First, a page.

Veteran’s – Suicide Rates 248 completed suicides in one year: 3x the rate of non-dependent vets. 63% of outpatient vets were alcohol dependent. 1/3 of those with alcohol dependence were also “other” drug dependent. 770 reported suicide attempts in same year. Kausch, 2001
Veteran’s – Suicide Risk Factors The longer they were alcohol dependent, the greater the risk. Most were male in the third decade of life, which is approximately 10 years younger than non-veteran suicides. Mood and Personality Disorders increased risk. Kausch, 2001
Opioid Dependence & Suicidality Maloney, 2007
Opioid Dependence and Suicide Rates 66% lifetime prevalence of suicide ideation. 31% had attempted suicide 19% had attempted suicide more than once. 63% indicated a severe intent to die. Both cases and controls were more likely than the general population to suffer from substance abuse issues and psychological disorders. Maloney, 2007
Opioid Dependence and Suicide Risk Factors Childhood Maltreatment – including physical, emotional, sexual & neglect Axis II Disorders, esp. Borderline Personality Disorder DSM-IV Diagnosis of PTSD Depressive Episode Other drug dependency (sedatives, stimulants) Unemployment Maloney, 2007
What can we do as nurses?
Non-physicianAssessment and Service Planning Bartels, 2005
Evaluating Provider Assessments Survey conducted of NON-physician community mental health providers: 13 agencies, 44 clinicians, & 100 consumers. Bartels, 2005 33% failed to screen for substance use. Over 40% failed to screen for suicide risk and dangerous behaviors. Over 75% failed to screen for caregiver burden & risk of neglect or abuse.
Integrated Assessment, Planning and Evaluation Multi-disciplinary team of clinicians, consumers, administrators, and clinical outcomes researchers developed an integrated system of clinical assessment, service planning, and outcome measurement. Compare to nursing process: Assessment, Diagnosis, Planning, Intervention and Evaluation (ADPIE) Bartels, 2005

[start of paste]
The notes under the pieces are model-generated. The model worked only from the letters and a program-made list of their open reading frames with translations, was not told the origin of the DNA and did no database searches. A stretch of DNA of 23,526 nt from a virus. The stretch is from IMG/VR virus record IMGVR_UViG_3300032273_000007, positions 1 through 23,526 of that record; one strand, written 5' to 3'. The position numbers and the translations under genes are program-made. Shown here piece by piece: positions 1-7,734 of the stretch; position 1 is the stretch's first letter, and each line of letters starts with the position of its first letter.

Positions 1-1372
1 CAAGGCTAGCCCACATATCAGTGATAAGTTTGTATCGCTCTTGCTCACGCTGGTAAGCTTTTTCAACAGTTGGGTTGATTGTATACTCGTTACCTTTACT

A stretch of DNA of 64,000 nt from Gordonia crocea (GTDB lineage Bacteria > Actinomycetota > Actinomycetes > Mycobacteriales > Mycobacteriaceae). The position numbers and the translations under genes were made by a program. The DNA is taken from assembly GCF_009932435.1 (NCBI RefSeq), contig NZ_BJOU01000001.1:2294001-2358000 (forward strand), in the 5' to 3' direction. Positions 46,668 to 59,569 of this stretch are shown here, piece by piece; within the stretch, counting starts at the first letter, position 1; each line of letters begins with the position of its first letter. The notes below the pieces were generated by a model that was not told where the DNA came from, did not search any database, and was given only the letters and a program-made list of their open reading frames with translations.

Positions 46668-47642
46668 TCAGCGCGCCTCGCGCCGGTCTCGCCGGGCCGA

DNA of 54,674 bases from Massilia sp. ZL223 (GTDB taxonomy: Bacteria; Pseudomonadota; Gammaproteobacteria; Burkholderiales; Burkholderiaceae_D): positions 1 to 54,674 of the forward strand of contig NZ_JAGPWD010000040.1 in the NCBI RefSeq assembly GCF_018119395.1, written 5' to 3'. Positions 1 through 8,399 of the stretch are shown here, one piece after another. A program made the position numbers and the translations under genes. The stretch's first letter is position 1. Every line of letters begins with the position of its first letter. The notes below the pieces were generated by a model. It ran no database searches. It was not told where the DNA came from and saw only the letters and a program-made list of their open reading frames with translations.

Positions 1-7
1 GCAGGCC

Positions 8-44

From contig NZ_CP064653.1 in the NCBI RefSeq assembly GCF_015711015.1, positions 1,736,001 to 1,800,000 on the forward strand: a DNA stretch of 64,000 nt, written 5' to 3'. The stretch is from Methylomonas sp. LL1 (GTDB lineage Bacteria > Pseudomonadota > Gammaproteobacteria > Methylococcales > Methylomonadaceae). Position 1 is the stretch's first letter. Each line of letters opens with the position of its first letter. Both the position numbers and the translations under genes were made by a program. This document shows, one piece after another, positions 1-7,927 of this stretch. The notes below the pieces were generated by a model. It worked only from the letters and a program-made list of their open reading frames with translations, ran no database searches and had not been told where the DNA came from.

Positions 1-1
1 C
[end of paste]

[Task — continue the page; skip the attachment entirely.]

The Non-physician Intervention Included 4 elements: Selecting key domains of functioning and symptoms Identification of valid, brief assessment and outcome measures Development of decision-support materials for selecting appropriate treatments Pilot-testing in community settings. Bartels, 2005
Symptom-specific Domains Axis I – Behavioral Issues Axis IV – Social/Environmental Axis V – Global Functioning Bartels, 2005 Depression, suicide, mania, anxiety, suspiciousness, hallucinations, substance abuse, hostile and dangerous behaviors, and memory. Daily living skills, personal care skills, social skills, leisure activities, work and education, health status, and treatment, self-management. Social supports, caregiver burden, residential risk, safety, neglect and abuse, and residential status.
Outcomes and Evaluation Increased comprehensiveness of assessments and specificity of treatment planning. Major gains made in routine clinical assessment practices as described through clinician interviews, and reflected in medical record reviews. Improvements also found in the specificity of service plans. Bartels, 2005
Nurses can make a difference Major gap between knowledge and routine clinical practice. Promote use of standardized methods that guide the clinician (nurse) through the process of assessment, outcome measurement, and treatment planning. Demonstrated effectiveness. Bartels, 2005
Suicide,Chemical Dependency and Mental Health IssuesGo Hand in Hand We can be the ones who ask…
References Bartels, S.J., Miles, K. M., VanCitters, A.D., Forester, B.P. & Cohen, M.J. (2005). Practices for older adults: A controlled comparison study. Mental Health Services Research, 7 ,213-223. Kausch, O., McCormick , R.A., (2001). Suicide prevalence in chemical dependency programs: preliminary data from a national sample, and an examination of risk factors. Journal of Substance Abuse Treatment,2,97–102. Maloney, E., Degenhardt, L., Darke, S., Mattick, R.P., & Nelson, E., (2007). Suicidal behaviour and associated risk factors among opioid-dependent individuals: A case–control study. Society for the Study of Addiction, 102, 1933–1941.